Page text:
Advisory: Issuing legal opinions to governmental agencies has long been a function of the Office of the Attorney General. Attorney General Opinions serve to provide legal advice on questions of statutory interpretation and can provide guidance to public bodies as an alternative to costly litigation. Opinions of the Attorney General, however, are not law. They are advisory only and are not binding in a court of law.
Questions of Law: Attorney General Opinions are intended to address only questions of state law, not questions of federal law, questions of fact, mixed questions of fact and law, or questions of executive, legislative, or administrative policy. An Attorney General Opinion is not a substitute for the advice and counsel of the attorneys who represent governmental agencies and officials on a day to day basis.
Declaratory Judgment: Particularly difficult or momentous questions of law should be submitted to the courts for resolution by declaratory judgment. When deemed appropriate, this office will recommend this course of action. Similarly, there may be instances when securing a declaratory statement under the Administrative Procedure Act will be appropriate and will be recommended.
There are several types of opinions issued by the Attorney General's Office. All legal opinions issued by this office, whether formal or informal, are persuasive authority and not binding.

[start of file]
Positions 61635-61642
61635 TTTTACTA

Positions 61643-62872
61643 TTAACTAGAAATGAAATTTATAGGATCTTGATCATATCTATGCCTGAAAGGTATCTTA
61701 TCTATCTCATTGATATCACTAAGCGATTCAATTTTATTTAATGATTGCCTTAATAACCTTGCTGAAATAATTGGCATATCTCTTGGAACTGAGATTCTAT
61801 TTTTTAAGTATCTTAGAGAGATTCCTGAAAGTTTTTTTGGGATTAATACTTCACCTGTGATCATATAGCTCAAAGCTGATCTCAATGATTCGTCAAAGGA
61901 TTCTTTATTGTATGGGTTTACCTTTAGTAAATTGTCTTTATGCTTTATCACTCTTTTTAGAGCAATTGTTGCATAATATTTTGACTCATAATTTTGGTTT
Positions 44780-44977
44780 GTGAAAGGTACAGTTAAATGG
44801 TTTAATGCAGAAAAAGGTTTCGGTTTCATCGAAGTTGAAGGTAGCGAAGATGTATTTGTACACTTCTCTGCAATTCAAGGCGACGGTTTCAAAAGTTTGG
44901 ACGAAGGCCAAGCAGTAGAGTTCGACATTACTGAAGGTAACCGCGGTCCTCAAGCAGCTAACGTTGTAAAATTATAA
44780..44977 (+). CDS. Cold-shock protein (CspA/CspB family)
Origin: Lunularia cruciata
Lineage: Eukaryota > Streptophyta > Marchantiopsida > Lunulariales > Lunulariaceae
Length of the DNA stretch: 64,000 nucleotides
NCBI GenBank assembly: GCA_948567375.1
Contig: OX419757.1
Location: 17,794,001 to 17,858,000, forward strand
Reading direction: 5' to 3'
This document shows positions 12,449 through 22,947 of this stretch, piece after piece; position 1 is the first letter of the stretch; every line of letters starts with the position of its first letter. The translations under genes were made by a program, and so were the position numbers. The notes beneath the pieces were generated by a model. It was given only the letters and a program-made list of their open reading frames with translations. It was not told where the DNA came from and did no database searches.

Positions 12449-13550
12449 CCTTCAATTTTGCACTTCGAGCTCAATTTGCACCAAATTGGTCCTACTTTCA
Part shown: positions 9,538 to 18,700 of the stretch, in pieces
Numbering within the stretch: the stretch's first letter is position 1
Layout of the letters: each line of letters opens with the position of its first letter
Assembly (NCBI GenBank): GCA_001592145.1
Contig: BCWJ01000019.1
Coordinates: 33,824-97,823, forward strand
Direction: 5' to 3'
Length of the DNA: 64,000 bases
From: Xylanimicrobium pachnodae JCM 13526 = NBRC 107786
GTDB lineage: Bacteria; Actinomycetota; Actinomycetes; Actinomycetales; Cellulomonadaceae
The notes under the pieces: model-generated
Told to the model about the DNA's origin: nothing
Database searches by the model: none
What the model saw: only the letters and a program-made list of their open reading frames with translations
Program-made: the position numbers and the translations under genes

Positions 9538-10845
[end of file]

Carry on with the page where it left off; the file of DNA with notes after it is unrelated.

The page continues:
Formal: Formal numbered opinions are signed by the Attorney General and published in the Report of the Attorney General. These opinions address questions of law that are of statewide concern.
Informal: This office also issues a large body of informal opinions. Generally, these opinions address questions of more limited application. Informal opinions may be signed by the Attorney General or by the drafting assistant attorney general. Those signed by the Attorney General are generally issued to public officials to whom the Attorney General is required to respond. While an official or agency may request that an opinion be issued as a formal or informal, the determination of the type of opinion issued rests with this office.